Who would have thought Donny Osmond, the American heart-throb whose picture adorned a million teenage bedroom walls in the 1970s, had his roots in Wales?
Star quality: fans in Merthyr chase Donny Osmond's autograph
Merthyr Tydfil, the powerhouse of the industrial revolution, is where the Osmond family roots lie.
A BBC Wales programme has brought Donny "home" to meet a cousin for the first time and visit his great-great-great-grandfather's grave.
Donny Osmond Coming Home was broadcast on BBC1 Wales on Tuesday.
The programme is the result of two years' work - sparked off when Donny casually mentioned in a BBC Radio Wales interview that he had family links with Merthyr.
His family left the town at the heart of the industrial revolution in 1868 and settled in Utah.
In the 1960s four young Osmond brothers found fame singing close harmony on prime-time American TV. They were joined later by Donny, sister Marie and youngest brother Jimmy in racking up a string of hits and TV shows during the 1970s.
Donny was the biggest star of them all, and he has continued his musical career with stage shows and comeback singles. It was during a publicity tour that his Welsh connection came to light.
White teeth and white suits: the Osmonds in their '70s heyday
Independent production company Yellow Duck, which made the film for BBC Wales, contacted Donny and organised his flying visit to Merthyr by helicopter.
The filmmakers found many of the Osmonds' ancestors were involved in running Merthyr steelworks, where his great-great-great-grandfather, Dr John Martin, was chief surgeon.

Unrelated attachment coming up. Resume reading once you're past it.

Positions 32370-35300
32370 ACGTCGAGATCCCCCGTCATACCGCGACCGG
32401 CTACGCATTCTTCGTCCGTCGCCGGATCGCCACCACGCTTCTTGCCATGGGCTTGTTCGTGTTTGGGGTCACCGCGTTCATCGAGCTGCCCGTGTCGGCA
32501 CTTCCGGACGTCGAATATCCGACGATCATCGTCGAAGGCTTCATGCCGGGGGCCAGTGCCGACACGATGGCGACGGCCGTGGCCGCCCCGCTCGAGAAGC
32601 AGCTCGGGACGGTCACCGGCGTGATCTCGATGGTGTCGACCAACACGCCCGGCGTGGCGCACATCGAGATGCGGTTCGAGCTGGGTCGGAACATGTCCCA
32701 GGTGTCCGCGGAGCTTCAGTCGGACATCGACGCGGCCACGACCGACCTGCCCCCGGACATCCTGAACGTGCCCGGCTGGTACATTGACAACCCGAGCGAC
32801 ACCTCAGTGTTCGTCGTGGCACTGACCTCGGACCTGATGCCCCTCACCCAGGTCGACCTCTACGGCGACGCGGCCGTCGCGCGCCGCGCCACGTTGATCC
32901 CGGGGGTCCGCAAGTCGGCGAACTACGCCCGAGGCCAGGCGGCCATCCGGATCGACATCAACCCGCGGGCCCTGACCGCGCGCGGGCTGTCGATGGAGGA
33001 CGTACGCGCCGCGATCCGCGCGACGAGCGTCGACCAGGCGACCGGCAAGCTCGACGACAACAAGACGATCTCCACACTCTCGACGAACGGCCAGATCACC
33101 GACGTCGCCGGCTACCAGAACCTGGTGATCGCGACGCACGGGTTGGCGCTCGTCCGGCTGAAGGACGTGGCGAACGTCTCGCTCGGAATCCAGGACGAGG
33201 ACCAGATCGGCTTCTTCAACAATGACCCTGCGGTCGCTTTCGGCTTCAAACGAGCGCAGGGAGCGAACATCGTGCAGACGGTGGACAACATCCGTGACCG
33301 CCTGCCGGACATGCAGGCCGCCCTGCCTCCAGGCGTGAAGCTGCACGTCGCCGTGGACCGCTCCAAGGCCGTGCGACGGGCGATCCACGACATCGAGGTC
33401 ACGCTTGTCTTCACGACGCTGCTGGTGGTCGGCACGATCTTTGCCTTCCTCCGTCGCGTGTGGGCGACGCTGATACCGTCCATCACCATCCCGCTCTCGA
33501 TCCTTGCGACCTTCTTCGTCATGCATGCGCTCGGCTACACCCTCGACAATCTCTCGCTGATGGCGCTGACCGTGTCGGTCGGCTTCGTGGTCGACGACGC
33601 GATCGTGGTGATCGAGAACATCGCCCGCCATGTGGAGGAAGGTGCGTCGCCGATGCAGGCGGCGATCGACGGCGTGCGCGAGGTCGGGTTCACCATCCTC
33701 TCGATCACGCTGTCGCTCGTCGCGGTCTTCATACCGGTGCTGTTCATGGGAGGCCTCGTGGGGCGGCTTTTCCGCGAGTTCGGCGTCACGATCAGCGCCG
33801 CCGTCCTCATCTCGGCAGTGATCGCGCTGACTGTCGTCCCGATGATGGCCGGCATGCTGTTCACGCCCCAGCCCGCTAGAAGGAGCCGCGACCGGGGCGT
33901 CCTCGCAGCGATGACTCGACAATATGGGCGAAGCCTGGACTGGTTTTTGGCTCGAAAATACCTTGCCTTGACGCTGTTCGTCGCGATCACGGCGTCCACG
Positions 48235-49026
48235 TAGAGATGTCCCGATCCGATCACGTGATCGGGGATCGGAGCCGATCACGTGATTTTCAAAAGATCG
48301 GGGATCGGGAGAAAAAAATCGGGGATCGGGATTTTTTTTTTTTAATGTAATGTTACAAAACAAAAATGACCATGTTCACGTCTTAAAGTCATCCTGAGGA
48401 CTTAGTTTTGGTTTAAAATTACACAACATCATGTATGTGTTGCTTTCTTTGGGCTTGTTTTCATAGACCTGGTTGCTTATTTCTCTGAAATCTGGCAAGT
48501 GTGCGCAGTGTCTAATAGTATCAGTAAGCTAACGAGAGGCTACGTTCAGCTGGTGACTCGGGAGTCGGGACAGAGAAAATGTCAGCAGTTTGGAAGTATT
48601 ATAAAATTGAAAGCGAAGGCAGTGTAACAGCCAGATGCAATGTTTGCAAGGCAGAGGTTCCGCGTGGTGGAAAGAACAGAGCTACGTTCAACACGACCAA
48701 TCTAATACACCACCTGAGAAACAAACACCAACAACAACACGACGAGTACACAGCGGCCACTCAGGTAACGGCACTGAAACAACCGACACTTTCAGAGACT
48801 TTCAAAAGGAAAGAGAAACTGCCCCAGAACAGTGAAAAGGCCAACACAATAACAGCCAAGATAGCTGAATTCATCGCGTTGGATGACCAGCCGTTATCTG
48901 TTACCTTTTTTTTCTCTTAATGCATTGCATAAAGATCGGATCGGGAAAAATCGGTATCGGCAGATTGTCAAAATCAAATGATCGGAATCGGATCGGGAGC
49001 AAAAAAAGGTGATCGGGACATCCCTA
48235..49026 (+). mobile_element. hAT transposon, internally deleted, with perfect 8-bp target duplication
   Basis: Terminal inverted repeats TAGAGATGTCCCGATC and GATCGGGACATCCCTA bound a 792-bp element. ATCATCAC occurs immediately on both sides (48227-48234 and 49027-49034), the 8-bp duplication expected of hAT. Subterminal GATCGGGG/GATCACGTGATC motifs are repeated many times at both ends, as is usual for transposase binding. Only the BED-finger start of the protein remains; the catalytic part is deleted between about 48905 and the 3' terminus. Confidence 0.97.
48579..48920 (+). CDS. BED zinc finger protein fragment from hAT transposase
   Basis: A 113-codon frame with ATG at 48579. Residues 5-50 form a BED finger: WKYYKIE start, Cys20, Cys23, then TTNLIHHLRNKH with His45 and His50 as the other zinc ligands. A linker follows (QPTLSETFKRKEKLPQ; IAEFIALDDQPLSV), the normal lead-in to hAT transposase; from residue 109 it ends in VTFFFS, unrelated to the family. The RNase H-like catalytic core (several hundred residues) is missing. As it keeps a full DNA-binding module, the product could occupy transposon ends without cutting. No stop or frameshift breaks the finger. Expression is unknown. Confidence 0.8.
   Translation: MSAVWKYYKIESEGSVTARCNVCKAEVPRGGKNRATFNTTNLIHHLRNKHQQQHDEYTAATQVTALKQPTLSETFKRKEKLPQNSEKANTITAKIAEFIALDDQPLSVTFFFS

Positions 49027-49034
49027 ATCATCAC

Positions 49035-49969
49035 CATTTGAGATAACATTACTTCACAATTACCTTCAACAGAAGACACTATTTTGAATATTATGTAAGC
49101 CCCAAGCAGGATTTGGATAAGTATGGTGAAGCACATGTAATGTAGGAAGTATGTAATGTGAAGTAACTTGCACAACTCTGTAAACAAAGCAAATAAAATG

The Osmonds are devout Mormons, and genealogy plays an important part in the religion. Donny's late mother Olive was particularly interested in researching her own Welsh roots.
The programme shows Donny at John Martin's grave, where he said: "It's hard for me to explain, but it does feel like I'm home, like coming full circle.
The young Donny found solo fame with ballads like Puppy Love
Donny, now 46 and a father-of-five, said: "I wanted to stand here for so long. My mother wanted to see this - I'm seeing it for her."
Michael Lewis of Yellow Duck said: "It was a whirlwind visit, but Donny spent time talking to local people.
"As well as the crowds of fans who followed him wanting autographs and pictures once word had got out, there were also locals who chatted to him over the garden wall as if he was just the bloke delivering the bread."
Donny also met his fourth cousin once removed, Jane Cresswell, who admitted that she was not so star-struck as some.
"I'm not a pop fan - I'm more of a classical music person, so I think I probably didn't show the amount of enthusiasm that was expected of me," she laughed.
"But he's a very nice person and it was nice to meet him."
Donny is also seen singing Bread of Heaven with the Dowlais Male Choir, whose chairman Graham Clarke said: "When Donny walked in, the lads were aghast."
But he added: "He so easily fitted in - there was no shyness.
"He came and stood by us and we sang a few pieces - great stuff."